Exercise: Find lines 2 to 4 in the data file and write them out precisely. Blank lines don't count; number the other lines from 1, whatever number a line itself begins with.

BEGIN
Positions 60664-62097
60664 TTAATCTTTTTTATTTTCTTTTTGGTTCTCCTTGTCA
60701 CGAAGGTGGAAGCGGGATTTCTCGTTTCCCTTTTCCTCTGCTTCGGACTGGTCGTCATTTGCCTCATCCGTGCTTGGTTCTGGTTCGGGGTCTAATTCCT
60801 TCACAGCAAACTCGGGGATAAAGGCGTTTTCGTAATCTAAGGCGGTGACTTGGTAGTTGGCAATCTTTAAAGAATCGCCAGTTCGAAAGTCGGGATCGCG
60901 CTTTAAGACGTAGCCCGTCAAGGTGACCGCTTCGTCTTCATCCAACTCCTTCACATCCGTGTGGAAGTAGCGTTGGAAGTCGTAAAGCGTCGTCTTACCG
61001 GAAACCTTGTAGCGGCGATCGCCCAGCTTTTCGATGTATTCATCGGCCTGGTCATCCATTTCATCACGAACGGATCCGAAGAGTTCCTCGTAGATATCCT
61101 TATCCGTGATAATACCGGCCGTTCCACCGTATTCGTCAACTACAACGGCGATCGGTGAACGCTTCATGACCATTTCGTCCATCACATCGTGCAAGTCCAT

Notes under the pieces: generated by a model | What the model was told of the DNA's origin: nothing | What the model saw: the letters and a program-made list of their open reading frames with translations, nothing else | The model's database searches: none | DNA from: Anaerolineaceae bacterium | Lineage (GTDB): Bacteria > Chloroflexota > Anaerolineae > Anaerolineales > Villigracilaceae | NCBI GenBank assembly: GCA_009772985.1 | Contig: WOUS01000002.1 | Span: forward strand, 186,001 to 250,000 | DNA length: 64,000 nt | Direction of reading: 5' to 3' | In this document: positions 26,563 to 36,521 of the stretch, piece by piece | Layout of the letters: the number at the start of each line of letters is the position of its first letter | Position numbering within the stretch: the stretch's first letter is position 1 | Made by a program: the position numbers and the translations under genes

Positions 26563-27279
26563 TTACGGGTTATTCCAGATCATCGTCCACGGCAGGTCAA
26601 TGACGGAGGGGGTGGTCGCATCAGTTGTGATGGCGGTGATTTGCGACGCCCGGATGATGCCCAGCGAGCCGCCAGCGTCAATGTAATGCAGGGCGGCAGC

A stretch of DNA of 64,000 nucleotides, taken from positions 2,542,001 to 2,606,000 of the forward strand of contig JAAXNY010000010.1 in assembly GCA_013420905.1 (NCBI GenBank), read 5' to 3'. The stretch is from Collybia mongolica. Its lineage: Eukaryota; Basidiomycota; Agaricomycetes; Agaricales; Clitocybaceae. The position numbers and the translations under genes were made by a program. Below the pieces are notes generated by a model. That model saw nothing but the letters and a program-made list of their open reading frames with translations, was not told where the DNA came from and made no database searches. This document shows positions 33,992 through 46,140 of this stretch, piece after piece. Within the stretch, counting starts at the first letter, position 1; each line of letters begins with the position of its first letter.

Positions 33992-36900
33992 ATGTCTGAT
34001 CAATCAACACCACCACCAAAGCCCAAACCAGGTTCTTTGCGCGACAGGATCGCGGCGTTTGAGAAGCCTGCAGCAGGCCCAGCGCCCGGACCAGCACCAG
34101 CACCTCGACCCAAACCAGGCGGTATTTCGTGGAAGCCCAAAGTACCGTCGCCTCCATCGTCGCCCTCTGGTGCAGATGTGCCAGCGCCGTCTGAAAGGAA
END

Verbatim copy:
60664 TTAATCTTTTTTATTTTCTTTTTGGTTCTCCTTGTCA
60701 CGAAGGTGGAAGCGGGATTTCTCGTTTCCCTTTTCCTCTGCTTCGGACTGGTCGTCATTTGCCTCATCCGTGCTTGGTTCTGGTTCGGGGTCTAATTCCT
60801 TCACAGCAAACTCGGGGATAAAGGCGTTTTCGTAATCTAAGGCGGTGACTTGGTAGTTGGCAATCTTTAAAGAATCGCCAGTTCGAAAGTCGGGATCGCG